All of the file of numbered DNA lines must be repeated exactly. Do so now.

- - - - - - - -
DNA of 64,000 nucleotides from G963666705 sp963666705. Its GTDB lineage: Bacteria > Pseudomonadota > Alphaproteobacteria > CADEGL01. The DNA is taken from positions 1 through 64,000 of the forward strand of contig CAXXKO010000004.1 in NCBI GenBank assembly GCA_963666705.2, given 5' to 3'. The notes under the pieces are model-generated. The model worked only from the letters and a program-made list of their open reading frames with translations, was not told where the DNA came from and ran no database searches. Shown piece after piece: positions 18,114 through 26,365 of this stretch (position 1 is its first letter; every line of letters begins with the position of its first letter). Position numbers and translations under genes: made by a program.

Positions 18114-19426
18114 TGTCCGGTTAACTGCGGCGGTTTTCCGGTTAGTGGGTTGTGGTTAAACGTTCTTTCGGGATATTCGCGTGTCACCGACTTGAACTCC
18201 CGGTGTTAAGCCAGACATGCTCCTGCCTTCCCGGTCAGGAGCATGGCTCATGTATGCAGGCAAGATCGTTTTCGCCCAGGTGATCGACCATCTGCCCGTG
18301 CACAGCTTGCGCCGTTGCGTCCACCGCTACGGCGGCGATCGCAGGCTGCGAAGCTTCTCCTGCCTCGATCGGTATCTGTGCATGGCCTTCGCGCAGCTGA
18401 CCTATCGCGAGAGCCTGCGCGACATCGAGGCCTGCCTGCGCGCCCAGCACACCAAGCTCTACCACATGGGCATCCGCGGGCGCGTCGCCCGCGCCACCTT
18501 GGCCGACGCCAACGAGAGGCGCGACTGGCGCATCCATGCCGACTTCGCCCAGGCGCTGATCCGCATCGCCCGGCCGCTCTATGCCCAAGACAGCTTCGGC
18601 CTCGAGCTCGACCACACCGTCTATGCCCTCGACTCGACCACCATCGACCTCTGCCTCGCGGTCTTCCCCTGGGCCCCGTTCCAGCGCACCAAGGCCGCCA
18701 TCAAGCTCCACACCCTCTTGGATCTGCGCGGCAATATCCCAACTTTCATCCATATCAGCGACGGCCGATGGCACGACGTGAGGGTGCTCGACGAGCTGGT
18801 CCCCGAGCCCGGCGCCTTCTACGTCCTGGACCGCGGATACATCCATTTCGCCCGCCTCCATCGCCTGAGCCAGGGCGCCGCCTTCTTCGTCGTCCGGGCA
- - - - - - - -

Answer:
DNA of 64,000 nucleotides from G963666705 sp963666705. Its GTDB lineage: Bacteria > Pseudomonadota > Alphaproteobacteria > CADEGL01. The DNA is taken from positions 1 through 64,000 of the forward strand of contig CAXXKO010000004.1 in NCBI GenBank assembly GCA_963666705.2, given 5' to 3'. The notes under the pieces are model-generated. The model worked only from the letters and a program-made list of their open reading frames with translations, was not told where the DNA came from and ran no database searches. Shown piece after piece: positions 18,114 through 26,365 of this stretch (position 1 is its first letter; every line of letters begins with the position of its first letter). Position numbers and translations under genes: made by a program.

Positions 18114-19426
18114 TGTCCGGTTAACTGCGGCGGTTTTCCGGTTAGTGGGTTGTGGTTAAACGTTCTTTCGGGATATTCGCGTGTCACCGACTTGAACTCC
18201 CGGTGTTAAGCCAGACATGCTCCTGCCTTCCCGGTCAGGAGCATGGCTCATGTATGCAGGCAAGATCGTTTTCGCCCAGGTGATCGACCATCTGCCCGTG
18301 CACAGCTTGCGCCGTTGCGTCCACCGCTACGGCGGCGATCGCAGGCTGCGAAGCTTCTCCTGCCTCGATCGGTATCTGTGCATGGCCTTCGCGCAGCTGA
18401 CCTATCGCGAGAGCCTGCGCGACATCGAGGCCTGCCTGCGCGCCCAGCACACCAAGCTCTACCACATGGGCATCCGCGGGCGCGTCGCCCGCGCCACCTT
18501 GGCCGACGCCAACGAGAGGCGCGACTGGCGCATCCATGCCGACTTCGCCCAGGCGCTGATCCGCATCGCCCGGCCGCTCTATGCCCAAGACAGCTTCGGC
18601 CTCGAGCTCGACCACACCGTCTATGCCCTCGACTCGACCACCATCGACCTCTGCCTCGCGGTCTTCCCCTGGGCCCCGTTCCAGCGCACCAAGGCCGCCA
18701 TCAAGCTCCACACCCTCTTGGATCTGCGCGGCAATATCCCAACTTTCATCCATATCAGCGACGGCCGATGGCACGACGTGAGGGTGCTCGACGAGCTGGT
18801 CCCCGAGCCCGGCGCCTTCTACGTCCTGGACCGCGGATACATCCATTTCGCCCGCCTCCATCGCCTGAGCCAGGGCGCCGCCTTCTTCGTCGTCCGGGCA